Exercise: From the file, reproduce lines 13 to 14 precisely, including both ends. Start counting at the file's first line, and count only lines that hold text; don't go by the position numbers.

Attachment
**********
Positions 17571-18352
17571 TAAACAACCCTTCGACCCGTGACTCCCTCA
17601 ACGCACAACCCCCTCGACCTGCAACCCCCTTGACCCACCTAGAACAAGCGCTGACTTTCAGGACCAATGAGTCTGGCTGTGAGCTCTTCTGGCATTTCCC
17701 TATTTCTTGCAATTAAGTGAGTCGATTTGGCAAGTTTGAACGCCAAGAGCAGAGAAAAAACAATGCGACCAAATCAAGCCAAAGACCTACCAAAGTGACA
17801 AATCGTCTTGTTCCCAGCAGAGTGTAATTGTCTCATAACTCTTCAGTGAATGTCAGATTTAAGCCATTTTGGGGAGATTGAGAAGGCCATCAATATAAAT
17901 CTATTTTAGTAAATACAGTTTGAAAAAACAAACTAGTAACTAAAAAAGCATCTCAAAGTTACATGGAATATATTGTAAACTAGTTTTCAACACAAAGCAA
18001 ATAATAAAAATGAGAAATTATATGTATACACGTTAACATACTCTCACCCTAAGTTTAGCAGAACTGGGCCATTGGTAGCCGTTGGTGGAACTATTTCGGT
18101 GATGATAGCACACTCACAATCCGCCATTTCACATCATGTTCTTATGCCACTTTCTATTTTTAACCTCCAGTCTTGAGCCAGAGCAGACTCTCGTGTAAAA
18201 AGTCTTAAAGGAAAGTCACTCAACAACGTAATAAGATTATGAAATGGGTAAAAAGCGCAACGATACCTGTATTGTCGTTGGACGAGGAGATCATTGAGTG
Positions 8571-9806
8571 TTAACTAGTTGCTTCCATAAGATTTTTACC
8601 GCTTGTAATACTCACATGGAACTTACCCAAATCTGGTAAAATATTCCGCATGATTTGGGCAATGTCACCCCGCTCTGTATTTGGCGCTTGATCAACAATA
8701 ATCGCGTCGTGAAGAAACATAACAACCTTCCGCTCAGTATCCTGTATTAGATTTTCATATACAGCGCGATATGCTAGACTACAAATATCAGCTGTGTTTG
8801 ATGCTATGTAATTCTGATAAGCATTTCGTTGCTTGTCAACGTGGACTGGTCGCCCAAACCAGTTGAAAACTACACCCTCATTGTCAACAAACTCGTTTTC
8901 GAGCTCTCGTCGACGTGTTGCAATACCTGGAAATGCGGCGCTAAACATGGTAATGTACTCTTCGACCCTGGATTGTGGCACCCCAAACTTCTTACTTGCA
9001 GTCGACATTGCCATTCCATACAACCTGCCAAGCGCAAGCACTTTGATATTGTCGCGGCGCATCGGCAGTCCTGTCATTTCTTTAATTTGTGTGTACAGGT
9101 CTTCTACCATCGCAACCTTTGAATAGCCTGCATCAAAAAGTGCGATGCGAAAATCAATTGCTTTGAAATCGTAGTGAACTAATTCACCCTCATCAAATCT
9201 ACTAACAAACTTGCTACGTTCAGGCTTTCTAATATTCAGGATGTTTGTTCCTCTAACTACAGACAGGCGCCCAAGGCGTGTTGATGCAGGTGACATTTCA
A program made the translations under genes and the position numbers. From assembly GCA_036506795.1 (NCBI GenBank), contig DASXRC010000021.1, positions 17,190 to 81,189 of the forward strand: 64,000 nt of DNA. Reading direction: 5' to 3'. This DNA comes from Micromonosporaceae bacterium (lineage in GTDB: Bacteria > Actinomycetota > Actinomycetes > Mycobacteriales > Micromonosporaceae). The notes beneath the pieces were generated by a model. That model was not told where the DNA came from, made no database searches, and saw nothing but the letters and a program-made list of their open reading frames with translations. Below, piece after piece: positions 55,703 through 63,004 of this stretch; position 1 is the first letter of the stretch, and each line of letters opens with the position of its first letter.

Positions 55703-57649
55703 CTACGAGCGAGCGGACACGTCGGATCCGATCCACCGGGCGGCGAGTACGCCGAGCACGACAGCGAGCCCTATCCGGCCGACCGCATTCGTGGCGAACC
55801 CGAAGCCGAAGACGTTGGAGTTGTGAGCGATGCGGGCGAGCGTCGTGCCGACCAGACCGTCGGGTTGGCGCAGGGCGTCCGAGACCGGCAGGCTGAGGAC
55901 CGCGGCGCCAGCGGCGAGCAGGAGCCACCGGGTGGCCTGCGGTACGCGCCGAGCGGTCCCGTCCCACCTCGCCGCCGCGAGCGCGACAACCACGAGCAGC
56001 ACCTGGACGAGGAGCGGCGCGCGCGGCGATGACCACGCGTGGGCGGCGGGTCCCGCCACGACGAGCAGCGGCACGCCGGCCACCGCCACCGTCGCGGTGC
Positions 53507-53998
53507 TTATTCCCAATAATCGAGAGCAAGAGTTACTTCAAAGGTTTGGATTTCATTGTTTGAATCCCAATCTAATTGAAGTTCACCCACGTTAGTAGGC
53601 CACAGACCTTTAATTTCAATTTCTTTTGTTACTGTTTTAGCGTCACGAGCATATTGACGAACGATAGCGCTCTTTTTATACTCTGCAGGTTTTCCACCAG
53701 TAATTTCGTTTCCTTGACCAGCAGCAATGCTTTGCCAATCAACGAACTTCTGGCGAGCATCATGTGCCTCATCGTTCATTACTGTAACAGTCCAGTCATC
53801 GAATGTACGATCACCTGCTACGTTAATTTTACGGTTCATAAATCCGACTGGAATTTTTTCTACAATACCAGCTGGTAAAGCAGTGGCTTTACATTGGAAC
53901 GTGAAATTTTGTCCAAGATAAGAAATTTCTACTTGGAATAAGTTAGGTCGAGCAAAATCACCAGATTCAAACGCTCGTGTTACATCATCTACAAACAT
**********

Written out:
8701 ATCGCGTCGTGAAGAAACATAACAACCTTCCGCTCAGTATCCTGTATTAGATTTTCATATACAGCGCGATATGCTAGACTACAAATATCAGCTGTGTTTG
8801 ATGCTATGTAATTCTGATAAGCATTTCGTTGCTTGTCAACGTGGACTGGTCGCCCAAACCAGTTGAAAACTACACCCTCATTGTCAACAAACTCGTTTTC